Vote to name Salisbury Cathedral peregrine chicks launches today…
With just five days to go before the ringing of the three peregrine chicks, Salisbury Cathedral is launching a public poll to name them. Ahead of the voting they asked their hard-working volunteers to come up with a short list of names themed around the Coronation and royalty.
Voting can be accessed via this page on their website: https://www.salisburycathedral.org.uk/vote-to-name-salisbury-cathedrals-peregrine-chicks/
…and remember, they won’t know the sex of the chicks so people should pick from both categories.
A quick preview of potential names includes Rose – courtesy of the volunteer gardeners. Their explanation is that roses are budding in May and The Rt Rev Rose Hudson Wilkin, Bishop of Dover played a significant part in the crowning of the Queen. Bishop Rose presented Her Majesty with The Queen’s Sceptre with Cross and The Queen’s Rod with Dove during her crowning.
The Education volunteers put forward Albert as in Prince Albert, who used his influence for humanitarianism and moderate reform. He was known to speak out against slavery and child labour and was instrumental in securing the abolition of duelling between Army officers.
They also suggested Abbey as in Westminster Abbey, the location of last Saturday’s crowning, a reminder that 39 monarchs have been crowned in Westminster Abbey.
The Cathedral Flower Arrangers went with Sceptre as a male name, a symbol sovereign authority. The Tuesday Morning Guiding team offered Rex – a kingly name but with something of a canine association?
The rest of the list is available via the link above - the deadline for getting votes in is 16 May, which is the day before ringing. Winning names will be picked out of a hat when we have ringed the chicks.
Meanwhile, the peregrines have been doing well this year despite the weather, but whilst Salisbury Cathedral are delighted with three chicks, the run up to ringing is tinged with sadness. Unfortunately, one of the eggs has not hatched. It happens. In Nottingham and Winchester there have also been failed eggs - and in Norwich the chicks have died. It all goes to show how fragile life in the wild can be. There are no guarantees, even when you have the best peregrine penthouse in Wiltshire.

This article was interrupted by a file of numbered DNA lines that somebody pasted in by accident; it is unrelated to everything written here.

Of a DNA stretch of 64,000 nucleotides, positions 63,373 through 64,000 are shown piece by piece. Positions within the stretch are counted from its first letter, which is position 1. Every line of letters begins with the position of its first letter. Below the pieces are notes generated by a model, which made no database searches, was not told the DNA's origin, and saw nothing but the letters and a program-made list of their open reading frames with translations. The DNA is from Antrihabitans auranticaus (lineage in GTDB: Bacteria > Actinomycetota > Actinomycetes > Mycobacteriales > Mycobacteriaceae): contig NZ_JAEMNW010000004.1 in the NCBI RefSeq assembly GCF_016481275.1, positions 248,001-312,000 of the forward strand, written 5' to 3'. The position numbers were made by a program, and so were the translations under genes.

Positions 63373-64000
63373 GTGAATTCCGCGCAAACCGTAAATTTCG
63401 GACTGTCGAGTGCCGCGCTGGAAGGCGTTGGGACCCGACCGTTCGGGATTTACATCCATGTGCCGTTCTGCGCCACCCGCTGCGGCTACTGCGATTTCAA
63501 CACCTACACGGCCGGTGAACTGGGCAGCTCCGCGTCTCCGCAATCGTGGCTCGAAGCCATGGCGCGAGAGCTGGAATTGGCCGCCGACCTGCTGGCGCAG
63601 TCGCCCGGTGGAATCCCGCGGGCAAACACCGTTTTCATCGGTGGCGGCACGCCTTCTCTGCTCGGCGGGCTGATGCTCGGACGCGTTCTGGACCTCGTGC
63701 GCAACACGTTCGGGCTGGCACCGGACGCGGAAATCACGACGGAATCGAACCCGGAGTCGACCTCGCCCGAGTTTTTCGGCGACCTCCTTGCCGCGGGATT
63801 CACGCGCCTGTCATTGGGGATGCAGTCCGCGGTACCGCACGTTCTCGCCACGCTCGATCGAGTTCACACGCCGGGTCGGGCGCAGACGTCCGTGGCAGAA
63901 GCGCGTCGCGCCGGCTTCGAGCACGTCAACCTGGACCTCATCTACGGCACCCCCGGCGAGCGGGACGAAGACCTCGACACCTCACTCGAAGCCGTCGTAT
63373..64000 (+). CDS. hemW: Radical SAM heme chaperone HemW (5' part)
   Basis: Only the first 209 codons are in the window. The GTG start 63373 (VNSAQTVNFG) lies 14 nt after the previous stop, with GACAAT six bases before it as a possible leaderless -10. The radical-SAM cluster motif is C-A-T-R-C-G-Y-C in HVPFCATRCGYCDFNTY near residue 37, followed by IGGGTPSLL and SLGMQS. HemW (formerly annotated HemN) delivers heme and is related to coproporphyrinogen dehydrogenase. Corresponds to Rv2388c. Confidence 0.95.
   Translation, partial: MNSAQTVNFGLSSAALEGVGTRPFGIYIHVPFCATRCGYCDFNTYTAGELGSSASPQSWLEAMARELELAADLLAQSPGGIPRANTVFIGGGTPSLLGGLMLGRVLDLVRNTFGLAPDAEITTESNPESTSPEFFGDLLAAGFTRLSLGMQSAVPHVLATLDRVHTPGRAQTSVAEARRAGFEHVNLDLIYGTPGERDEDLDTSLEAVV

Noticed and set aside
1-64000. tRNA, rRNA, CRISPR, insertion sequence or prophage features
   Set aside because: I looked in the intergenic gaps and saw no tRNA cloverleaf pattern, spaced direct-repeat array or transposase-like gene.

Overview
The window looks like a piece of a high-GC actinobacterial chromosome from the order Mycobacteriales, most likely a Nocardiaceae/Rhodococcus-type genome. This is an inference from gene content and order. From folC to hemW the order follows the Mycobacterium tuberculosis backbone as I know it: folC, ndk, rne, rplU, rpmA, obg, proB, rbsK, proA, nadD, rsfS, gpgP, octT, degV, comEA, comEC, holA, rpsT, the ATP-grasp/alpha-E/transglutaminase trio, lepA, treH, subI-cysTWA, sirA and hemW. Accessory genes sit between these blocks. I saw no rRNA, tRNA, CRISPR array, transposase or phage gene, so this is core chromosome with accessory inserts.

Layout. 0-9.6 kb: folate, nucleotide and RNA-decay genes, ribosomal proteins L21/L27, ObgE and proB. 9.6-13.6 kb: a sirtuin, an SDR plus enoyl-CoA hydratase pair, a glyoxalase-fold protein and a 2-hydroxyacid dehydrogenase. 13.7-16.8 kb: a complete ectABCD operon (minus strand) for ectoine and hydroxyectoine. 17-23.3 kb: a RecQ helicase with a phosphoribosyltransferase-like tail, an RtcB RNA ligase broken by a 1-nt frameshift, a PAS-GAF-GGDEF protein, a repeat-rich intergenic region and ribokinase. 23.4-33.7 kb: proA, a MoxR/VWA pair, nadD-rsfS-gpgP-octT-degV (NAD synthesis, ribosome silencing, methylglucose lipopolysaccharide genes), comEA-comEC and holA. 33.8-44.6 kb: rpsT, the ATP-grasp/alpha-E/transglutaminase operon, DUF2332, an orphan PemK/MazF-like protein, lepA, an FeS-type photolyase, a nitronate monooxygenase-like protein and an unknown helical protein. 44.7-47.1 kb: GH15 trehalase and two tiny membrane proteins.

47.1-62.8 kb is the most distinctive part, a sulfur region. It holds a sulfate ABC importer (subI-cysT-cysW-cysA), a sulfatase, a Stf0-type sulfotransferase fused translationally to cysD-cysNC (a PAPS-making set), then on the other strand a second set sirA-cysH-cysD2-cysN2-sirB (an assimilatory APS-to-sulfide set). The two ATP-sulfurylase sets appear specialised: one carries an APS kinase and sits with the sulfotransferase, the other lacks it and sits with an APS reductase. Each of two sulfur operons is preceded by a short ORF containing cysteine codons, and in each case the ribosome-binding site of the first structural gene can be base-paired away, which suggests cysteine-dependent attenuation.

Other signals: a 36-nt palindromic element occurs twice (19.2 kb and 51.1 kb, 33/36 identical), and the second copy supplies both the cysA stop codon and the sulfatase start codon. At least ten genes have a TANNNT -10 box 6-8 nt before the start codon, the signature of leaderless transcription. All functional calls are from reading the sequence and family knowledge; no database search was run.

Peregrine expert, Granville Pictor, has taken a look at the footage of the moment the unhatched egg was broken by one of the adults standing on it. He thinks it was probably infertile, just full of yolk and albumen. This is borne out by the fact that you see the adult nibble bits of the broken shell and eating some of its contents. There was no unhatched chick in the egg as far as he could see.
If the egg had remained unbroken the Cathedral team would have retrieved it when they were ringing and sent it to the Predatory Birds Monitoring Service (PBMS). PMBS is a long-term, national monitoring scheme that quantifies the concentrations of contaminants in the livers and eggs of selected species of predatory birds in Britain. They do this to detect and quantify current and emerging chemical threats to the environment and the extent of risk to vertebrate wildlife (and potentially Man).
Similarly, when they ring next week, the ID and Darvic rings will be registered with the British Trust for Ornithology, so that they can monitor and track the chicks in years to come.
Ringing will take place in the early morning of 17 May and the live feeds will be switched off during the process, which means they will be ‘off air’ for an hour or so.